Notary, Witness or Both?
“Can I act as both the notary and the witness?” is a question that many notaries ask PAN’s Customer Service Representatives.
Notarizing one’s own signature is prohibited, yet on some forms you can act as both the notary and the witness. How so?
In signing as a witness, you must not notarize your own signature. You must act as two separate individuals-a notary and a witness, with no connection between them.
For example, on an affidavit, the signature of the affiant (the person swearing to the contents of the affidavit) is the signature you are notarizing. You may sign as a witness but that is not part of the affidavit itself. You are not required to identify any witness, nor do you make any witness swear to the truth of the contents of the affidavit.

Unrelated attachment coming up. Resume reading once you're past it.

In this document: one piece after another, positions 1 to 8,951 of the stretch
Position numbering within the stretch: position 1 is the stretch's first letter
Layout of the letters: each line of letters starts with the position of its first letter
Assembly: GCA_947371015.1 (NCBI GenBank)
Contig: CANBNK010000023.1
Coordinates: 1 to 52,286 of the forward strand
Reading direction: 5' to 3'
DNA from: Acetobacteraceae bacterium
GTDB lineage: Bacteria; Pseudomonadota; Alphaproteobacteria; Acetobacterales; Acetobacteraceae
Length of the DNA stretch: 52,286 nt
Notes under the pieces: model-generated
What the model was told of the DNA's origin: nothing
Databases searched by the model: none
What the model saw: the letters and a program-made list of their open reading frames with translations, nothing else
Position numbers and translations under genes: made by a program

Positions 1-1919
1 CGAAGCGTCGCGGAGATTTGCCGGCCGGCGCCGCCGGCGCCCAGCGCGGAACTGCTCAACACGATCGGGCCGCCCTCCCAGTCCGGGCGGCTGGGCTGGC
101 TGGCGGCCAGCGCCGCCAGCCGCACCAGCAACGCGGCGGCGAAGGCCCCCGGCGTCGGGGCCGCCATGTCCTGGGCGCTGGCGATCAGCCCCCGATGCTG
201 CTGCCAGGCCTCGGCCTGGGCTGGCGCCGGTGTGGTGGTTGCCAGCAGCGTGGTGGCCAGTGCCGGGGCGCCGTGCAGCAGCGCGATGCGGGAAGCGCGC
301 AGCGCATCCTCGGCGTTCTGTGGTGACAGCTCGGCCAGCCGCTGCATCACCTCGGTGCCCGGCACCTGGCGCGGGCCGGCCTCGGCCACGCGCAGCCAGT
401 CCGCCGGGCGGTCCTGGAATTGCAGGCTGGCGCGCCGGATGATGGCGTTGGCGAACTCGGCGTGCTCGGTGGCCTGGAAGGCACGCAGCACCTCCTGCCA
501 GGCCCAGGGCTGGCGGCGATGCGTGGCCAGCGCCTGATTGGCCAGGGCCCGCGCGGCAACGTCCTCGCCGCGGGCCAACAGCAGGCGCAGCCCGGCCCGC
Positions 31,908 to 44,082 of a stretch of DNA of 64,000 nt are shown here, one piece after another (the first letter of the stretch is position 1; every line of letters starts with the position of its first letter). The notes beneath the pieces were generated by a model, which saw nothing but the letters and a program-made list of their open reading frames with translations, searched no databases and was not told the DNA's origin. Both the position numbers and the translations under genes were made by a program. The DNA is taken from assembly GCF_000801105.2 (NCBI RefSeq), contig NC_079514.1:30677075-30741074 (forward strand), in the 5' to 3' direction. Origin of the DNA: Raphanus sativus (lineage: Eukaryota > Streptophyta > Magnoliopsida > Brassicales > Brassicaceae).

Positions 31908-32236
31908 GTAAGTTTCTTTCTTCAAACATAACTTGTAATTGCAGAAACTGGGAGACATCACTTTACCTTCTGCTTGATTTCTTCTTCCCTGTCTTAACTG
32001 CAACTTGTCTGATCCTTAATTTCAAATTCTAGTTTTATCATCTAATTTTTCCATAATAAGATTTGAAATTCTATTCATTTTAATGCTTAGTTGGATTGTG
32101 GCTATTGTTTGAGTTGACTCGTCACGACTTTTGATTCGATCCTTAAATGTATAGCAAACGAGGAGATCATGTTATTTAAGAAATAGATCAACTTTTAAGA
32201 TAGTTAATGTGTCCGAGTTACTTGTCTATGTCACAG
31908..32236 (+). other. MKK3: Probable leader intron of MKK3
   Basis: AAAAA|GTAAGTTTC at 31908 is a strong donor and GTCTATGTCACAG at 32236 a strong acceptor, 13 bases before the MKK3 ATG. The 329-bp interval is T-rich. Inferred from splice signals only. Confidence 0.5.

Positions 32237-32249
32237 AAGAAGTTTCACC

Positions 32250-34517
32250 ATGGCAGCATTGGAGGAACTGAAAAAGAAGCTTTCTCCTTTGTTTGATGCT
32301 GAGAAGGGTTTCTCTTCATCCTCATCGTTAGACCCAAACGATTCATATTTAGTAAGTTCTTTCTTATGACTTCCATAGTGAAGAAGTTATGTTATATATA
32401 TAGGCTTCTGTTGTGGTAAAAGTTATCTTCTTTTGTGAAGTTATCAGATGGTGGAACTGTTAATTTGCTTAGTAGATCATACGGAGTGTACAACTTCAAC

Of course, situations exist where you should not and must not act as both the notary and witness. The most common situation is when someone makes what is called a “self-proved” will. This document requires an acknowledgment by the maker of the will and affidavits by two witnesses.
The maker of the will and two witnesses all sign the will in each other’s presence. The maker then acknowledges his or her signature on the will and the witnesses sign affidavits stating they witnessed the maker sign freely and with a sound mind.
Because the statements of the witnesses are affidavits, you cannot act as one of the witnesses and execute the affidavit yourself. As one of the individuals making the affidavit, you cannot notarize it without notarizing your own signature.
Avoid the Unauthorized Practice of Law
Remember, as a notary, you cannot compose a will for another person or advise anyone on making a will unless you are also an attorney. Additionally, when a customer presents you with a home-made, hand-written or a fill-in-the blanks type of will, you should advise the customer to consult an attorney to ensure compliance with applicable state laws.